Lerwick: in the left of the picture is an accommodation barge brought to Shetland to help house workers for the new gas plant. Although the strength of the oil and gas industry may result in positive impacts such as the availability of work, negative impacts such as the cost of accommodation may also result.

Other factors

  • Housing is more of an issue than regionally in Shetland and less of an issue in Orkney.
  • Public transport is rated strongly for availability but very poorly for affordability in both island groups. Notably as well as plane travel being considered unaffordable, so is boat travel with approximately one third in Orkney and half in Shetland considering the ferry unaffordable. This contrasts to other areas in the region such as the Outer Hebrides where the rate is considerably lower because of the ‘Road Equivalent Tariff’ being offered.
  • Broadband speeds and access do not appear to be a significant concern, but mobile connectivity is a fairly big issue in Orkney in Shetland, with these two island groups rating mobile connectivity the worst in the whole region.
  • The availability of arts and leisure facilities are very well rated in both island groups.
  • Although generally the perceptions of the island groups are very positive perhaps somewhat strangely in both islands there are lower proportions of young people than regionally believing the region is a better place to live now than five years ago, and there is also greater pessimism about the future.

Overall the research demonstrates that there is significant regional variability in the perceptions of young people. Although both island groups are viewed very positively overall, there are significant differences in things like how the labour market is perceived and housing issues. It is quite possible that some of these differences in perception are due to material differences between the communities – for example the different geographical position and layout of the island groups, and the different labour markets (with the impact of the oil and gas sector on Shetland specifically being noted throughout the research).

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Aquapelagos and Island Careers: a case study of Orkney and Shetland

This week I published a paper in Shima: the International Journal of Research into Island Cultures titled “Career Decision making in Island Communities: applying the concept of the Aquapelago to the Shetland and Orkney Islands”.

Shima front cover

Front Cover of Shima: love the puffins! It reminds me of some great puffin-watching at Sumburgh Head a couple of years ago.

In this paper I take Hayward’s concept of the Aquapelago (which I have previously blogged about) and examine how useful it can be as a conceptual frame for thinking about island career pathways.

Hayward originally introduced the term ‘aquapelago’ as a way of redefining the ‘archipelago’, a term he felt had become too land-focused (focusing on the land spaces of an island group, rather than the integrated marine and land environment). His full definition of the aquapelago is:

a social unit existing in a location in which the aquatic spaces between and around a group of islands are utilised and navigated in a manner that is fundamentally interconnected with and essential to the social group’s habitation of land and their senses of identity and belonging.

(Hayward, 2012: 5)

My main argument in the paper is that the concept potentially offers a strong interpretive value when considering island careers for several reasons:

  • It refocuses and expands the concept of the island labour market so that it includes employment that may take place on and around sea spaces as well as land spaces.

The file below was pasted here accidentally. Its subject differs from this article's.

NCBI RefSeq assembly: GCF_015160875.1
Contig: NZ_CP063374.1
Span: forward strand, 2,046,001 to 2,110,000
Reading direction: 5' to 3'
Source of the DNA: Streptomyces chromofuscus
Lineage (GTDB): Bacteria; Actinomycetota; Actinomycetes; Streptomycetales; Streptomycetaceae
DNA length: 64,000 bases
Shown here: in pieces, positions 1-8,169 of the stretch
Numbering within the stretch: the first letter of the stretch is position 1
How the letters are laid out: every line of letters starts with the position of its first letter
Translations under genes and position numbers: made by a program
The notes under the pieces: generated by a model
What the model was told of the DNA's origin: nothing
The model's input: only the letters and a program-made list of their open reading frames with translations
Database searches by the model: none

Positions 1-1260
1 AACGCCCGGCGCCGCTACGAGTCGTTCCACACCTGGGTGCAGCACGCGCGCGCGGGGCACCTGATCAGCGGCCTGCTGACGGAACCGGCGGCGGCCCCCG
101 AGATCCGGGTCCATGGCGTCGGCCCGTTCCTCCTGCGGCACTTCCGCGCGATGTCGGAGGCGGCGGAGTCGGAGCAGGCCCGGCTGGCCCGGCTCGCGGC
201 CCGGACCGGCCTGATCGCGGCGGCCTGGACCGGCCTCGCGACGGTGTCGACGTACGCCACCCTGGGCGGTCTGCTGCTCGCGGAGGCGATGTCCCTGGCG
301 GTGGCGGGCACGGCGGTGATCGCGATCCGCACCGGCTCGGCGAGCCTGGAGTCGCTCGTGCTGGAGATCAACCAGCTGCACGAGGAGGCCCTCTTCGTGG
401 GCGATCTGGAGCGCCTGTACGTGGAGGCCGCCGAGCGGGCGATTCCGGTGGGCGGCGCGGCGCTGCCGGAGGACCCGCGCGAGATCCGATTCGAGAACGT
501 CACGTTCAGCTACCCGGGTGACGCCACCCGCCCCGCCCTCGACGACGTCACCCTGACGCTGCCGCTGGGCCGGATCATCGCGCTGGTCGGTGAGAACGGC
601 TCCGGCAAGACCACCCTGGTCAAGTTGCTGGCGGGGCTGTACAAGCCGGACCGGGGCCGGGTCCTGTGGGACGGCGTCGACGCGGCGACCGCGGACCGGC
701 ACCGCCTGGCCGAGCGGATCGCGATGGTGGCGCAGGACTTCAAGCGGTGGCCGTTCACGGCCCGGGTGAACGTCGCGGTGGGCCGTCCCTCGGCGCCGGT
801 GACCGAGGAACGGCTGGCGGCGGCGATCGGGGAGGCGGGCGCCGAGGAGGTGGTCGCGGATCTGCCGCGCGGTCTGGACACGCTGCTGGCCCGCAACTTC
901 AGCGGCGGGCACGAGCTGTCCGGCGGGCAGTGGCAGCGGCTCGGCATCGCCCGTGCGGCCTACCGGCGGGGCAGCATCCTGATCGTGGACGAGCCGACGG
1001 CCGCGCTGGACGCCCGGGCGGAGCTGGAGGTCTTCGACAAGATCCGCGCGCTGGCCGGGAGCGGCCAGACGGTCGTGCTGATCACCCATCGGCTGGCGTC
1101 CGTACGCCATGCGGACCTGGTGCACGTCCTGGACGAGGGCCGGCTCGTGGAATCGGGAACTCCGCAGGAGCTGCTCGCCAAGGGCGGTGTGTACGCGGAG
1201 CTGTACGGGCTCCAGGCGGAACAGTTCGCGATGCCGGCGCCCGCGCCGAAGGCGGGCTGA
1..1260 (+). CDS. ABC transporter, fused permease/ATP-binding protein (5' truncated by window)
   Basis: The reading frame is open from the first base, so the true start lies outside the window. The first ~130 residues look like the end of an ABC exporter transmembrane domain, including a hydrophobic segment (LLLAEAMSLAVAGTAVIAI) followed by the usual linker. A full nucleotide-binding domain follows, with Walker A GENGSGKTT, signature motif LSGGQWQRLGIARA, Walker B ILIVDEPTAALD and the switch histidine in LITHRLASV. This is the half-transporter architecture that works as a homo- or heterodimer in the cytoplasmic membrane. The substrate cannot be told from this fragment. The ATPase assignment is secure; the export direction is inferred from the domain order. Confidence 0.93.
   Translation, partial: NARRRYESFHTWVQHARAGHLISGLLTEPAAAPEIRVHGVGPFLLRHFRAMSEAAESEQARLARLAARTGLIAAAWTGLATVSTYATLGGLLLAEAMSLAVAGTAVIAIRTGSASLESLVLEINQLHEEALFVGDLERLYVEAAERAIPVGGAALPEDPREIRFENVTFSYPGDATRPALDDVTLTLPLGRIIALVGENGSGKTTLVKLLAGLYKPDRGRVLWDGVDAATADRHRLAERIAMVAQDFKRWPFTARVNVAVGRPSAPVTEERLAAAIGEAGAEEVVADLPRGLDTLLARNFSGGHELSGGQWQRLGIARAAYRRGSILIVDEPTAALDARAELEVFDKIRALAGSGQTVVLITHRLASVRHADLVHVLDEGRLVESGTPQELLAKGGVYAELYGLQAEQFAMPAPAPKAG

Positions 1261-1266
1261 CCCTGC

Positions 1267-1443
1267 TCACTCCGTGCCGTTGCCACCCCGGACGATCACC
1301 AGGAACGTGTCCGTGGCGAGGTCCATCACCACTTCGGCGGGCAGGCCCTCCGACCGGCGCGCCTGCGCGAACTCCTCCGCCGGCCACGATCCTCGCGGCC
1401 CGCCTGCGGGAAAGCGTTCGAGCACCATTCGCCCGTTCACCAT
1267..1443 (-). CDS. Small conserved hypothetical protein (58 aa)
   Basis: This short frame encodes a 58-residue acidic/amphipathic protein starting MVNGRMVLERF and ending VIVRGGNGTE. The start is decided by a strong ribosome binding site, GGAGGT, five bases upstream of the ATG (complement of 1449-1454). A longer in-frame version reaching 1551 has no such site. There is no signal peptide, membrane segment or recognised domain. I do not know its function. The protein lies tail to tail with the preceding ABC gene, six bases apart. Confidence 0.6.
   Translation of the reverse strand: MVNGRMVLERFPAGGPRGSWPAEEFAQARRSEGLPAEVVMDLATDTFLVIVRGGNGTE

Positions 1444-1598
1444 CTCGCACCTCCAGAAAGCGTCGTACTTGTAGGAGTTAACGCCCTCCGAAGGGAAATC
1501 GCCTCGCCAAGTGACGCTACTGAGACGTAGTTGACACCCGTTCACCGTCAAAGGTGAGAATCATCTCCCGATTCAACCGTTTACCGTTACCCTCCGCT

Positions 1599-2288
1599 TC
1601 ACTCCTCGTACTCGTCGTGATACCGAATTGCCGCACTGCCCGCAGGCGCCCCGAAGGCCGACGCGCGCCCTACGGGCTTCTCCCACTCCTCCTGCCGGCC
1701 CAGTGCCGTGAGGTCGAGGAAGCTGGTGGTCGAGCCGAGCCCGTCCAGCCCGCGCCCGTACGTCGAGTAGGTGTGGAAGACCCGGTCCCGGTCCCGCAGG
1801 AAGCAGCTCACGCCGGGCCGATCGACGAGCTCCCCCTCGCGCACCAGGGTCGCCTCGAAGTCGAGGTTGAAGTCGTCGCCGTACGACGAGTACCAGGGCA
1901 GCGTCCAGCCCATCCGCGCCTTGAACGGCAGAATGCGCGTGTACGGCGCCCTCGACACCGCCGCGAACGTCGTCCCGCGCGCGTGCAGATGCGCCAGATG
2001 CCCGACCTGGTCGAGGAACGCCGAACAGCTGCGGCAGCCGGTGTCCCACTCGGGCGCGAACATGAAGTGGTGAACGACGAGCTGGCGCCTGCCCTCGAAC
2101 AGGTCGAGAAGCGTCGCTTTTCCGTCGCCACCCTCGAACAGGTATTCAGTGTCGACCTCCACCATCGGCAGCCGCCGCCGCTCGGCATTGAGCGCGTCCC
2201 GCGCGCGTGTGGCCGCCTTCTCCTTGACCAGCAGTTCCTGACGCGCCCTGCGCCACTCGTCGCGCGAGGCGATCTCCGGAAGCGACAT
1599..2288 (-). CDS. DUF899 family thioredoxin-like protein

• Alongside conceptualising the labour market, it also focuses on the experiences of migration off, on and between islands. This allows for an integrated perspective on career pathways which considers migration issues alongside labour market issues.
  • It highlights the social and cultural context of island communities, and the role of space in the creation of ‘identity’. This allows for an understanding of the way the social and cultural context of islands may influence career decisions.

I then go on to discuss Orkney and Shetland using the lens of the aquapelago to pick out some themes about island career trajectories.

I would be really interested to know your thoughts on the paper!


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Graduates should be matched to local jobs… just an urban issue?

I just read this article by Times Higher Education: “Graduates should be matched to local jobs says report”. This article refers to the UniverCities report, which looks at how universities can support city growth.  Part of the backdrop to the report is the issue of graduate migration after graduation – some graduates will return to their familial homes and others will be drawn to the bright lights of London, which potentially deprives their university towns and cities of the talent that has been fostered there.

The report makes recommendations under three main themes:

  1. Optimising research and teaching for metro growth.
  2. Promoting graduate retention and utilization.
  3. Enterprising students, graduates and faculty.

Now, these are ideas that interest me, because even though this report focuses on urban growth similar recommendations also appear in rural development literature. So, in the Orkney Population Change Study (2009), commissioned by Highlands and Islands Enterprise and Orkney Islands Council, recommendations for a sustainable future included supporting ‘partnerships between education establishments and the productive sectors on the islands’ (p.9)  ‘a slight reduction in out-migration of younger age groups’ (p.7) and ‘supporting enterprise’ (p.8). Now these recommendations are not specifically about higher education or graduates, but the similarities with the recommendations in the report are striking.

The difference, I guess, is that for many rural areas historically there has been an export of talent to major cities, especially for higher education. So although for urban areas the migration of students back to their rural ‘home’ regions may be a loss, for the rural areas they move back to they are a positive gain. Indeed, in the Orkney Population Change Study although a ‘slight’ reduction in out-migration is noted as necessary, more critically a 40% increase in in-migrants who are aged 25-34 is identified as important (p.7) So, although as the UniverCities report proposes, retention of graduates might be valuable in urban development, it may be important to consider how this could impact on rural areas who are also seeking to attract young graduates back.